The National Labour Congress (NLC) has rejected the increase in the price of petrol from N148.50 per litre to N162, saying it is “like adding insult to injury”.
NLC President Mr Ayuba Wabba, made the stand of labour known on Wednesday in Abuja.
According to Wabba, Nigerians and even the NLC are shocked about the increase and this increase is coming at a time when many Nigerians are passing through very precarious times.
“It is like Nigerians are being taken for a ride.
“The increase in price of petroleum has happened now more than three times in three months, only yesterday they hiked the tariff of electricity,” he said.
The NLC president said that to compound the issue, the CBN also reduced the interest rate of savings which affects mostly the poor and the vulnerable.
“The organised labour therefore rejects the increase in price of the product in the strongest terms.”
According to him, at the end of the day, Nigerians are becoming poorer and poorer, in fact many people are already on the edge. Many workers are already on the edge.”
“Certainly, we cannot guarantee industrial peace and harmony, and we will have to call our organs and we will have to also react but we reject it in its entirety.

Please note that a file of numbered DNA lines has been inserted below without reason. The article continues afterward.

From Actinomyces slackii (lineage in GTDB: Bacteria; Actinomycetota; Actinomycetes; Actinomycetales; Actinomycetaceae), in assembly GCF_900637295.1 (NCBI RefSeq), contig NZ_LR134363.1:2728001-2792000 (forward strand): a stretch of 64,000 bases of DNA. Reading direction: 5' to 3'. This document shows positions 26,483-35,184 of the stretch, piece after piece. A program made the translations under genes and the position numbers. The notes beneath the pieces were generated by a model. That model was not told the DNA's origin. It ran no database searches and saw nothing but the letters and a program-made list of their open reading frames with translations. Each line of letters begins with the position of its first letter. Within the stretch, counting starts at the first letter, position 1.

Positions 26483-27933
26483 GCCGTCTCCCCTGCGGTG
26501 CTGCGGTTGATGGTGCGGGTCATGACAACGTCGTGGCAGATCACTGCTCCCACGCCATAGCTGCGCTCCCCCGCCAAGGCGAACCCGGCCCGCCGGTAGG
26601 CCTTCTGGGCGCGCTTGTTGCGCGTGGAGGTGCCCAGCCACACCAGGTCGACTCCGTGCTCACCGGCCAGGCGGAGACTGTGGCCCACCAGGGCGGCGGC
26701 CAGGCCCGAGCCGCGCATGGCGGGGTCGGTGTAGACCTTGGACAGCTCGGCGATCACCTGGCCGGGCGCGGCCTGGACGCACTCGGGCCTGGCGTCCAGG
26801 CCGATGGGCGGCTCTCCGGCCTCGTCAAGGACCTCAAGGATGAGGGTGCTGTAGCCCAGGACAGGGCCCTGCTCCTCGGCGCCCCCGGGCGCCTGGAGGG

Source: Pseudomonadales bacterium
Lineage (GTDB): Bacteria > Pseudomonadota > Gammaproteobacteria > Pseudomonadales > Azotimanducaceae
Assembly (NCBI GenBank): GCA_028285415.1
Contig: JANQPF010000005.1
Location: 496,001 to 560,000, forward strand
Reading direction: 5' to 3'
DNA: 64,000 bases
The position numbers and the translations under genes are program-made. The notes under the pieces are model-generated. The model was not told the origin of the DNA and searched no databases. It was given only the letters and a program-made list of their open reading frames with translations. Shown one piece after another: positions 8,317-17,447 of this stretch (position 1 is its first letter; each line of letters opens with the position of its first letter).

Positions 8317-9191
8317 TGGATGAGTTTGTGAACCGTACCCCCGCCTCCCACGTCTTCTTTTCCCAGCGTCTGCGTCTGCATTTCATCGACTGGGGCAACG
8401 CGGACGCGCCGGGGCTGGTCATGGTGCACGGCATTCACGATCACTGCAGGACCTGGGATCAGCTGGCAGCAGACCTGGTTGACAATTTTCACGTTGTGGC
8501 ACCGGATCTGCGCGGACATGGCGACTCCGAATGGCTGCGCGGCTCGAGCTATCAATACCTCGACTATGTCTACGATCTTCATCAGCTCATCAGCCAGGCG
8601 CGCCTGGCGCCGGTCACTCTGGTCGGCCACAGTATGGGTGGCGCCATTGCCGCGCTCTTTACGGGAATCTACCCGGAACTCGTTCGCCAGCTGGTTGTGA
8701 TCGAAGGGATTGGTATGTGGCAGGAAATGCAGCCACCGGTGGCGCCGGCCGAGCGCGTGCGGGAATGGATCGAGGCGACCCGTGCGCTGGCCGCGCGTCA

“They have betrayed the trust of Nigerians, for Nigerians to be protected against the economic challenge that is affecting us,” he said,
The Pipelines and Product Marketing Company (PPMC), a subsidiary of the Nigerian National Petroleum Corporation, (NNPC) in a statement announced that the new price adjustment effective from Sept. 2.
PPMC increased the ex-depot price from N138 to N152. This serves as basis for an increase in the retail price by marketers.
IPMAN has told its members to sell the fuel at N162.
The last price increase was on Aug. 5, when the price moved from N143.50 to N148.50 per litre.
Some filling stations in Abuja sold petrol for N161 per litre on Wednesday.
Also reacting, Prof. Uche Uwaleke, Professor of Finance and Capital Market, Nasarawa State University, told NAN that the new price will heighten inflationary pressure in the country.
“This is clearly a downside risk to inflation.
“In the coming months, I expect inflationary pressure to heighten as crude oil price recovery in the international market necessitates a hike in domestic pump price of imported fuel.
“This situation will be compounded by naira devaluation,” he said.
Uwaleke, also a former Imo Commissioner for Finance said that to save the situation, the alternative would have been petrol subsidy.
According to him, government cannot afford it now as it not provided for in the 2020 budget.
“Again, expecting a government already saddled with huge debt to borrow to subsidise price of petrol does not make economic sense.
“With all the economic headwinds, there is no question about a spike in cost of living in the coming months,” he said.
He noted that the only solution was for government to ensure the passage of the Petroleum Industry Bill (PIB).
“The solution remains passing the Petroleum Industry Bill into law to pave way for investors in the oil refining sector which will put a stop to import of petroleum products well before Dangote refinery takes off to fill the gap,” he said.